Brexit, new tech, noise complaints and expansion: Stansted boss Ken O’Toole on a pivotal few weeks for the airport
PUBLISHED: 12:47 19 October 2018
© 2017 Tony Pick
Although most of the 93,000 passengers passing through Stansted’s doors tomorrow for the start of their half term holidays will be blissfully unaware of it, the next few weeks will be a crucially defining moment in the history of Stansted Airport.
Enabling airports to increase their passenger numbers always sparks huge controversy in the UK, and Stansted’s own plans to raise the cap from 35m to 43m a year have met with some local opposition.
The campaign group Stop Stansted Expansion (SSE) tried to get the decision about raising the cap taken out of Uttlesford District Council’s hands by serving legal papers for central Government to take control, but their attempt was unsuccessful and the decision will be taken at a crunch meeting on November 14.
Mr O’Toole believes that local government is “perfectly capable” of making this decision. But he also admits that he is “taking nothing for granted” when it comes to getting his way.
Mr O’Toole claims there has been “a lot of noise” about what the planning application amendment they are seeking is really about.
“I’m very keen to be crystal clear what we are asking for, rather than the perception of what it might be,” he explains.
“We have to build a tiny sliver of taxiway off either end of the runway and three stands for aircraft, so the physical work is absolutely minimal. We are not seeking any change in the number of flights, and there will be no change in the boundary of the airport.”
Mr O’Toole claims that allowing Stansted to increase its passenger numbers by 8m will unlock 5,000 more direct jobs, and add about £1bn of economic value to the UK.
“That nearly doubles the contribution we make at the moment. In my mind, its a no-brainer.”
Unlike Heathrow’s plans for a third runway and Gatwick Airport’s proposals to utilise a standby runway, Mr O’Toole claims that there is an urgency to Stansted’s case.
“Gatwick’s plans are quite some way out in timeline, if deliverable at all, while ours is right here in front of us.
“We are growing by 10% per anum, we need to unlock the capacity of our runway now to accommodate the demand and growth that’s here now.”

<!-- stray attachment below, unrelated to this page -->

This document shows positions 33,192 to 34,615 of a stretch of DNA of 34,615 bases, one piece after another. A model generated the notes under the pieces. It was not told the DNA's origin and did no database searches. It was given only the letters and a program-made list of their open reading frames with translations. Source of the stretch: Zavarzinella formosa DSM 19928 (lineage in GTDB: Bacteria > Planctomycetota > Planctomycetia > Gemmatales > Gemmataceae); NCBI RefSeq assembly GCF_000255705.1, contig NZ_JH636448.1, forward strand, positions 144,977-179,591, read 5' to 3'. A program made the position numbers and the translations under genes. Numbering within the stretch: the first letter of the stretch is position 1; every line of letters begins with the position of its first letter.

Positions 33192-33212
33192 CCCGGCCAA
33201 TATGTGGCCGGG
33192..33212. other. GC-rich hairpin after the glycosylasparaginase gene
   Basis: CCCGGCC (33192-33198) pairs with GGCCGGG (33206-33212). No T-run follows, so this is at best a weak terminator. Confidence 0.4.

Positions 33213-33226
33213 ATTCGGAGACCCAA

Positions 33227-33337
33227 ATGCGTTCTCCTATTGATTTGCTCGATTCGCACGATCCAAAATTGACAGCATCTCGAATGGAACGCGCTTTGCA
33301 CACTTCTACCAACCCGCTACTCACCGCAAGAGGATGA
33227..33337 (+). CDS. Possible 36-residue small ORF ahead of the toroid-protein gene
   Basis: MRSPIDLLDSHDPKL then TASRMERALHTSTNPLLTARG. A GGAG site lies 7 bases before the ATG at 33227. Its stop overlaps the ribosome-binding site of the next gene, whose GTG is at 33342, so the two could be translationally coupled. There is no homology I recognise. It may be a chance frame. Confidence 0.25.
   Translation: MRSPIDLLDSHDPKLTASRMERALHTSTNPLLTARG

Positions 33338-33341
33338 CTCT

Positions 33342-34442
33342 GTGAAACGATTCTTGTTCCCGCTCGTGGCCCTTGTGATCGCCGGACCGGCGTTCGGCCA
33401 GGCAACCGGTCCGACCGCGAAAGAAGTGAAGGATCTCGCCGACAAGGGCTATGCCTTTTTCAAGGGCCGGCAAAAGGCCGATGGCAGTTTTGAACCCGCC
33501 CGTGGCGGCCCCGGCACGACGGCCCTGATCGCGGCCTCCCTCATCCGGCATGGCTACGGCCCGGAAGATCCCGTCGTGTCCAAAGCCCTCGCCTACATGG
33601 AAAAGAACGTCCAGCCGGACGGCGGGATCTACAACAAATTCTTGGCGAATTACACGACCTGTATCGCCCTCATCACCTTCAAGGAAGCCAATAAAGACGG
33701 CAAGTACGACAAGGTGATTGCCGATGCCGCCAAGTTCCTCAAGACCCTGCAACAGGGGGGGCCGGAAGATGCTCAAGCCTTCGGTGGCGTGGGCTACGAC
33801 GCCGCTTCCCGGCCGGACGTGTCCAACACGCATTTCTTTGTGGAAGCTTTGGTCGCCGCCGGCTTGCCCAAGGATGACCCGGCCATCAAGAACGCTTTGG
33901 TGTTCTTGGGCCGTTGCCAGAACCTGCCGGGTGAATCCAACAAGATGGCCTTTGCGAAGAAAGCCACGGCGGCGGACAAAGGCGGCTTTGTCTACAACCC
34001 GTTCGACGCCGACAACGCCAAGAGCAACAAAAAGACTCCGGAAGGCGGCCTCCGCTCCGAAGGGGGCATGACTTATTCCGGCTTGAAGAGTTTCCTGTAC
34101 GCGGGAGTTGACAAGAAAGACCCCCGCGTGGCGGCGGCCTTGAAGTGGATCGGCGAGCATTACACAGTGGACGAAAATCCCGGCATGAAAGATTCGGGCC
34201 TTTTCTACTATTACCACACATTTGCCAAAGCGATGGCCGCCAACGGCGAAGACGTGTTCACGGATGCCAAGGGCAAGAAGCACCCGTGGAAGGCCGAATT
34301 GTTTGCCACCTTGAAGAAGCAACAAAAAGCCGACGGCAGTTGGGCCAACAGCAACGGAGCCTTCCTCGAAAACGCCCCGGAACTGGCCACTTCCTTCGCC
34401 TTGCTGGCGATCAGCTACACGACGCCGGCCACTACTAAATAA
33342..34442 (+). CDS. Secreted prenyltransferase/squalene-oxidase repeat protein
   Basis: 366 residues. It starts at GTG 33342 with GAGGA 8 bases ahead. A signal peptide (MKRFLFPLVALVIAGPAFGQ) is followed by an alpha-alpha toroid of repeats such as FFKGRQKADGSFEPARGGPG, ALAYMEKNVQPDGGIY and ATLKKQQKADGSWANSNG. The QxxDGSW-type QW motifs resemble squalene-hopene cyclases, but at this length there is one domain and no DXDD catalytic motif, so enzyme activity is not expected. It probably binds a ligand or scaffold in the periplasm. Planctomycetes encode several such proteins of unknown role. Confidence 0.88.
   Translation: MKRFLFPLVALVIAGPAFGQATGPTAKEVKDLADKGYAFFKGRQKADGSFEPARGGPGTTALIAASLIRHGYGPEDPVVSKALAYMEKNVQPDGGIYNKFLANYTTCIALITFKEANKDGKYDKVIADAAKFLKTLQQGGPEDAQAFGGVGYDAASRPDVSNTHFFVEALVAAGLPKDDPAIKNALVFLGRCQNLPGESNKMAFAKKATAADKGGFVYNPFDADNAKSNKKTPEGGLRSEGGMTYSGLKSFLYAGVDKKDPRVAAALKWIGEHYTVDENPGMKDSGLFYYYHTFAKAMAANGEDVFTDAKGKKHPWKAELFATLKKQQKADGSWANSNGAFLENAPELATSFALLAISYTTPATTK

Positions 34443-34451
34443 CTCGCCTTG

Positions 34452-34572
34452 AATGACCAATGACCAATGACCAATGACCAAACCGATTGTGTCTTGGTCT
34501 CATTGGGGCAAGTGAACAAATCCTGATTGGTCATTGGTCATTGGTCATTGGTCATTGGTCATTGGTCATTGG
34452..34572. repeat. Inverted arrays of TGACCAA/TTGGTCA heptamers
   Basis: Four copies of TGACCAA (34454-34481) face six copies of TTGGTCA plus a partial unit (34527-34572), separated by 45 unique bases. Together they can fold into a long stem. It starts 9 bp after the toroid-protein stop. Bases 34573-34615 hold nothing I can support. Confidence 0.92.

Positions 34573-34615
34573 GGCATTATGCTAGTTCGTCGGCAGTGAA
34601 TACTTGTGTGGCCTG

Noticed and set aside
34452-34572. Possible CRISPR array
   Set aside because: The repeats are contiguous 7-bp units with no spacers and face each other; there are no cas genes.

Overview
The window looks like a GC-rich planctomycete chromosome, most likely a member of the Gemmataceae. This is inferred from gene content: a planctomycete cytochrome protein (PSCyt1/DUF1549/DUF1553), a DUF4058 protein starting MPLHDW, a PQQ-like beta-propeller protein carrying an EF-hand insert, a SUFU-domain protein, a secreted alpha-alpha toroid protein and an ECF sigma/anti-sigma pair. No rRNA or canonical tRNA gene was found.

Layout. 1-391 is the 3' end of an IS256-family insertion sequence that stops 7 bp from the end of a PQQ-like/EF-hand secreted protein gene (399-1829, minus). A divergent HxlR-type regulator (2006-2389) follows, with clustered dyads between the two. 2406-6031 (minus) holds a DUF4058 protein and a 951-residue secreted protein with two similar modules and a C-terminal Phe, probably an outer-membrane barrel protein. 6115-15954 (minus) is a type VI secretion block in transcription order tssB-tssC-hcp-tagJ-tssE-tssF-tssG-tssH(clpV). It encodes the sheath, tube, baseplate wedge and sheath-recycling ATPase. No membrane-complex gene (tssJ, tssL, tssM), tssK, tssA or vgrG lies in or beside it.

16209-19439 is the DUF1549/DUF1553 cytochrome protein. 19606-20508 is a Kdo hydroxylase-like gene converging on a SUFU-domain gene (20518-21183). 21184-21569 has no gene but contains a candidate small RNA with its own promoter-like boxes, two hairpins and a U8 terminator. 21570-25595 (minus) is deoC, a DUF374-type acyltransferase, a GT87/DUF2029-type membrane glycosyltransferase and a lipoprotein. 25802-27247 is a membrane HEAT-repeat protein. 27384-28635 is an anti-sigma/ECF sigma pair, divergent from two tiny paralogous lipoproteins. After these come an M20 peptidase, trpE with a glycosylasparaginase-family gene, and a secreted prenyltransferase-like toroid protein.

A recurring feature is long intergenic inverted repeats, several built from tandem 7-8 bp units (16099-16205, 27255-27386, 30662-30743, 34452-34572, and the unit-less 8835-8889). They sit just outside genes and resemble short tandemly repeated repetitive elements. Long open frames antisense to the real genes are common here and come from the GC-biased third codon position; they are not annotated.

How Brexit is changing priorities
Stansted was part of an industry lobby to remain in the EU, but Mr O’Toole says he is “confident” that a Brexit outcome will be achieved that ensures the continuation of the freedom people have today to fly.
“Its in nobody’s interests for that right to be negatively impacted from the end of March 2019,” he said. “There is obviously a lot of politicking going on at the moment.
“There is potential slowdown of trade with the EU.
“But as the UK’s best connected European airport, we’re not concerned that we’re going to see a fundamental shift in travel patterns between the UK and the EU, and its important to be aware of that.
“What Brexit does give us is the imperative to broaden the trading relationships of the UK with other countries around the world.
“We’re doing a huge amount of activity at the moment with airlines in India, China and the US, and we believe that there is both intent and likelihood that our trading relationships with those markets will grow after Brexit.”
Changes at Stansted post-Brexit
While there is a desire from government to manage immigration more effectively, Mr O’Toole believes that the government doesn’t want to change border control processes “just for the sake of it.”
“Will we see things like ‘Trust a Traveller’ schemes coming in, in which passengers from countries deemed to be safer go through faster? I would expect so,” he says.
“Will we see additional or new visa requirements for people who want to live for extended periods in the UK? That is a likelihood.